Wake up America. I only want a fair share of my rights to fish in a small edge of the ocean. The oceans cover 335,258,000 sq km of the planet, which is 70.9% of the surface area. I'm only asking for the first 30 miles outside my port. I promise not to keep the little ones. I promise not to keep the large breeders. I promise not to keep too many. I promise to follow fair regulations and to stay away from endangered whales. REALLY. But, what I will not is act like a dead fish washed up on the shore while the government & it's long arm overreaches into my kid's future and steals all our potential memories away while shutting down the oceans for their financial gain under the guise of some environmental safety. (Not to mention, every longliner from foreign countries continue to rape the ocean itself. Not just the fish but sharks & turtles.)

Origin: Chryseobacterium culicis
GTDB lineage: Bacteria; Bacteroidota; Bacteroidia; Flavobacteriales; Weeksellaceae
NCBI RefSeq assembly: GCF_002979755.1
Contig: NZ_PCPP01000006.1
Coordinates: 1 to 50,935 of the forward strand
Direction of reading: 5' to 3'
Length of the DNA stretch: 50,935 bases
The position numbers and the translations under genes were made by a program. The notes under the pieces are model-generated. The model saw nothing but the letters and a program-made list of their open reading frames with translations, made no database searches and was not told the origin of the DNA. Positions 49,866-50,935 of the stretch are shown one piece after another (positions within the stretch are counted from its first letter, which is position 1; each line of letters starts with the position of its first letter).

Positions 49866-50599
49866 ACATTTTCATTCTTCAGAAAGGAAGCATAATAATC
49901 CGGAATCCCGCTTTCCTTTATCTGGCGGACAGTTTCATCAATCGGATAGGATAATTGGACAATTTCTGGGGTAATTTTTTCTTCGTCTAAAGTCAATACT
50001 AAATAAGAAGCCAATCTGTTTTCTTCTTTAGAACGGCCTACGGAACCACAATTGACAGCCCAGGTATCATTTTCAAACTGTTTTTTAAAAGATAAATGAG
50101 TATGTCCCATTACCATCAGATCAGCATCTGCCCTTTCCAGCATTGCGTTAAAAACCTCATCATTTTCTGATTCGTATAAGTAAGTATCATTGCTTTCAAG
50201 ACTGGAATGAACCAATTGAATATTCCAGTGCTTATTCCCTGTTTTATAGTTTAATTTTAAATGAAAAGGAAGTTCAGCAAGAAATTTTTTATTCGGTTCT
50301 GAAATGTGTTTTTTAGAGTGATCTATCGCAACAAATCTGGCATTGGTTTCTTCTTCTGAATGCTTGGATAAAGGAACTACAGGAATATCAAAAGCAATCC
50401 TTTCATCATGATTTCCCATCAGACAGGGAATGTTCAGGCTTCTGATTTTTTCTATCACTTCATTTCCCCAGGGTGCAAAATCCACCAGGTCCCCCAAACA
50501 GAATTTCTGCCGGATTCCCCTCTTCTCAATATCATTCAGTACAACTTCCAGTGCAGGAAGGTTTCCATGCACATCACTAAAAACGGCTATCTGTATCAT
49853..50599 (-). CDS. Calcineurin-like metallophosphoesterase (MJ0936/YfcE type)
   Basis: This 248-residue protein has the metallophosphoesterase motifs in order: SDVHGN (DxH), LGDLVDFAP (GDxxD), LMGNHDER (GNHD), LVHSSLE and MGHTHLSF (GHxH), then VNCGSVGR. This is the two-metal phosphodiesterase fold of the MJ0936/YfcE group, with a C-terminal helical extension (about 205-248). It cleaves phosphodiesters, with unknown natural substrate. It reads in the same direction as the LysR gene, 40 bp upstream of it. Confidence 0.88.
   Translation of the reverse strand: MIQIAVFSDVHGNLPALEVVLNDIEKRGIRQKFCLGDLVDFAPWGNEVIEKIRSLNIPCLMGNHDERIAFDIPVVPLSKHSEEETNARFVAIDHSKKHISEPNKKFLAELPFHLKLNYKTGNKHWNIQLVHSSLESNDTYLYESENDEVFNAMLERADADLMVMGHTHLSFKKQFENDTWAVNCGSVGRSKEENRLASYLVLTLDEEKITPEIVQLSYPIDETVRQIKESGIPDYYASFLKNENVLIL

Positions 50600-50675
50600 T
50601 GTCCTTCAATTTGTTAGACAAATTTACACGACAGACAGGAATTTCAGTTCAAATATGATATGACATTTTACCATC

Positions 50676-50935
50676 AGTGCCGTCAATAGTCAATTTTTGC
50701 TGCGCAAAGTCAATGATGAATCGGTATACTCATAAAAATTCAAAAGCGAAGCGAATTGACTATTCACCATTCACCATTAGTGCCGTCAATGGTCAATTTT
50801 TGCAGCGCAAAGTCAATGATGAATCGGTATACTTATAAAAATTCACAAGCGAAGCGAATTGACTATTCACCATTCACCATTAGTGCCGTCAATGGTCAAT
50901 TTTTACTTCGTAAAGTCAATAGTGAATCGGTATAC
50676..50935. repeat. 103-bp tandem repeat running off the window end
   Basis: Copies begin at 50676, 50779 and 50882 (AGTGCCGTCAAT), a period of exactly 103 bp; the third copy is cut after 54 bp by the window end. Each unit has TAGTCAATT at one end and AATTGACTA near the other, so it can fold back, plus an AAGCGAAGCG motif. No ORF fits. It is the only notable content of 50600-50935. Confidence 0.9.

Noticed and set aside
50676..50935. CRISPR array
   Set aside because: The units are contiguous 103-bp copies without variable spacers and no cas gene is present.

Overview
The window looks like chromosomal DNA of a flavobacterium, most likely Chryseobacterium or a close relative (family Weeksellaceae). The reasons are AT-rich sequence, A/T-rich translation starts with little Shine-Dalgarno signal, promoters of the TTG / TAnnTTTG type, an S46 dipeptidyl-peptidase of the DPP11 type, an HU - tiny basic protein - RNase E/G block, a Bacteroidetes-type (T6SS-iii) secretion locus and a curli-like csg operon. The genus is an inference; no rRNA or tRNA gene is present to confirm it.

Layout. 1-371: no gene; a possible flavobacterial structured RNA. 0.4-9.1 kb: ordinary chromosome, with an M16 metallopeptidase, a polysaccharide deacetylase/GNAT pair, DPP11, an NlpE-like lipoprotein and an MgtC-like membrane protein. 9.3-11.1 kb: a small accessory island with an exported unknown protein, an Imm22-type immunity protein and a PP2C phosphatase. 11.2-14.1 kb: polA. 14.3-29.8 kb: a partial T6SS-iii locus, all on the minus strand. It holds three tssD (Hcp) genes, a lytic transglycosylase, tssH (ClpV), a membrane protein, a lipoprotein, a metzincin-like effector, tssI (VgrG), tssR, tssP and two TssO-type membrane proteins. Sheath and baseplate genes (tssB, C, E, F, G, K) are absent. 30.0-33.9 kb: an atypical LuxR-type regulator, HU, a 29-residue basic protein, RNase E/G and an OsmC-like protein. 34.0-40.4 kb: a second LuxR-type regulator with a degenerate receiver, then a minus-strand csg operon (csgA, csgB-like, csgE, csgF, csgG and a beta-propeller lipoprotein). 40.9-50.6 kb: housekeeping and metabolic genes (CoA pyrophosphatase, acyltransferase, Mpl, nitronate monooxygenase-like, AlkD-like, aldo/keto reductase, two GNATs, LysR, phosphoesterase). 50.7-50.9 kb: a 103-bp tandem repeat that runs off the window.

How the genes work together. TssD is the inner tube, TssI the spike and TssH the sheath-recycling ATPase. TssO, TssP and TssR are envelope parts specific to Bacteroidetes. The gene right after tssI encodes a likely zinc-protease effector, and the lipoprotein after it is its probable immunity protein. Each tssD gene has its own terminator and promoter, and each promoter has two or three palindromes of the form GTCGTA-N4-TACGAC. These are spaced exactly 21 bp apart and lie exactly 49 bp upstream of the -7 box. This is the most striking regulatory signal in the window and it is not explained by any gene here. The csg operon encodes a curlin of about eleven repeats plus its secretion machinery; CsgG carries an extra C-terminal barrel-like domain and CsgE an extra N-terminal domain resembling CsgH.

Poo on you SAFMC for treating us like ignorant barbarians who don't love the ocean and all its contents as much, if not more than you do. In the end, I pray that our voices will be justified and you see, scientifically, that there are more red snapper down there than you can shake a stick (er... a rod) at.

God bless America & her Oceans!
Happy Fishing,

Tuesday, February 15, 2011

For our 225hp Merc OptiMax (outboard)
by Robin

First, let me preface this blog post with the fact that I am not a mechanic, although I did assist through most of this process with my hubby. He is the brilliant mind behind all our repair work. I do not claim to remember all the names of lubes, solvents, grease, epoxies, & specific pieces BUT, I think I do a really good job for a wife. I know way more about mechanical things than I ever thought I would when I got married. But enough of me.... onto the real star of the blog.